Public relations and the Princess of Wales

2 minute read

Laura Dale

Navigating a public relations disaster is a nightmare for any brand. Public relations nightmares are capable of inflicting irreplaceable damage to a brand’s reputation and so dealing with incidents and crises in a strategic and media-savvy way, matters.

By now, everyone will be familiar with the Princess of Wales’ cancer diagnosis. Her heartfelt address to the world ended weeks of speculation about her absence from public duties. Prior to Catherine’s video statement, a huge number of bizarre conspiracy theories flooded the internet after Kensington Palace announced she had undergone ‘planned abdominal surgery’.

These theories filled an information vacuum regarding Catherine’s health and well-being and were hungrily eaten up by people looking for an answer to the biggest Royal mystery of 2024. Rumours of plastic surgery and extramarital affairs were mindlessly shared, gaining momentum the longer Kensington Palace remained silent.

Princess Catherine
Image: Kensington Palace

Things took an unexpected turn for the worse when the Princess shared a photo of her with her children for Mother’s Day. Editors across the globe spotted the image had been digitally edited and leading photo agencies issued a kill notice. The release of the family photo reignited speculation concerning the welfare of the Princess.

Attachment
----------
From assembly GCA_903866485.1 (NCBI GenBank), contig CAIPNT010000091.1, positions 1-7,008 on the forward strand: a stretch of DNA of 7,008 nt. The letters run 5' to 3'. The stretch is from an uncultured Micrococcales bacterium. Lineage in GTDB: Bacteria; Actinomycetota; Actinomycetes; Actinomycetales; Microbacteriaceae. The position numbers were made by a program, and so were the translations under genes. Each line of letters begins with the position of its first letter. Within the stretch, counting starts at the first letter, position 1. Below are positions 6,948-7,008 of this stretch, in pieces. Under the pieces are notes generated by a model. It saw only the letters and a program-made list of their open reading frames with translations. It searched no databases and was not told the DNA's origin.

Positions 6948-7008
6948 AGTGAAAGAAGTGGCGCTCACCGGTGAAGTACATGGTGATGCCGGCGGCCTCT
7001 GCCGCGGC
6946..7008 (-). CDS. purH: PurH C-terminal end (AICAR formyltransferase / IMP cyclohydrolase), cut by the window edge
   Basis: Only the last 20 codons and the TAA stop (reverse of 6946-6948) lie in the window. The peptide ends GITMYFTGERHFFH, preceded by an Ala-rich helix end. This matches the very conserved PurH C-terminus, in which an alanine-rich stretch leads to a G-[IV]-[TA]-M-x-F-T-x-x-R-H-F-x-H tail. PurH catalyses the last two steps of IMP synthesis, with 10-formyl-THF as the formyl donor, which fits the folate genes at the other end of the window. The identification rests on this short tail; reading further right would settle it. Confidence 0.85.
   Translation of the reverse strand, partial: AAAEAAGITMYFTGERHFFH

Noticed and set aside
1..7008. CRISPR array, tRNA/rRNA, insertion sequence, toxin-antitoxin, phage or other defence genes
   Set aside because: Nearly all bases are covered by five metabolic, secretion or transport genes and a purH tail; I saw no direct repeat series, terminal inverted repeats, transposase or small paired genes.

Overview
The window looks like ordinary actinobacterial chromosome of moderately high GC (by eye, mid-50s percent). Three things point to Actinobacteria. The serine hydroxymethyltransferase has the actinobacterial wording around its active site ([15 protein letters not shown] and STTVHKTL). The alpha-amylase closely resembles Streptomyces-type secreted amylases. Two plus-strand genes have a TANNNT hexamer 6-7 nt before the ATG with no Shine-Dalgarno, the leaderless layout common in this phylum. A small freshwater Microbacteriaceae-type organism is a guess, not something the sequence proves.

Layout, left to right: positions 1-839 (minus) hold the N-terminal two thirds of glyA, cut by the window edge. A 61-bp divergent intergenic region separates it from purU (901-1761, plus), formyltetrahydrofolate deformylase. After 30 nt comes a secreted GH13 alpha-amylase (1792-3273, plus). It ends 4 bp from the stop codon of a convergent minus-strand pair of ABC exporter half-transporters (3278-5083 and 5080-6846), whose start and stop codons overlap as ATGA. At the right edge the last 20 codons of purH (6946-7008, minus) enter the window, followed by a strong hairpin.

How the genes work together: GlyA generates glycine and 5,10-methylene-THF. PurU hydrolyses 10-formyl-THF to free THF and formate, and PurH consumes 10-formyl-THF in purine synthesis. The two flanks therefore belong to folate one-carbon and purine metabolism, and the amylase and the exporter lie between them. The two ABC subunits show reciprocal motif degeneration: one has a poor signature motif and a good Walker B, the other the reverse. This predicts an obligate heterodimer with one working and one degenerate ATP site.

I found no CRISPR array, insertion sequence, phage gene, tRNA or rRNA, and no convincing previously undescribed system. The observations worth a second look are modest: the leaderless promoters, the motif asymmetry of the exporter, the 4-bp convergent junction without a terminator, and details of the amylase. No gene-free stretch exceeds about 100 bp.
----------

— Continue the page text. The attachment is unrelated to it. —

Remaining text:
Not long after this, Catherine released a video statement revealing her cancer diagnosis. Media outlets were quick to praise ‘Kate’ for her bravery in speaking out about her diagnosis. The video statement put an end to the speculation, but what was the cost of Kensington Palace’s communications team not taking control of the media narrative sooner?

Many PR professionals (me included) think a more explicit statement would have done two things: prevent speculation and allowed the Palace to take control of the narrative. There should have been a simple announcement to a sympathetic public about a popular member of the royal family having cancer.

Striking a balance between confidentiality and transparency for public figures and institutions is difficult, but Kensington Palace should be adept at this from deciding what information should be shared, to how it’s communicated and when it’s disclosed.

Public figures now face increased scrutiny in an era when privacy around personal matters is harder to keep. Misinformation spreads like wildfire on the internet, which is boosted by an algorithm-driven news cycle, so unclear messaging is a risky media strategy. Whatever the PR nightmare, messaging rooted in transparency and an understanding of how the information will be received by the public is essential.

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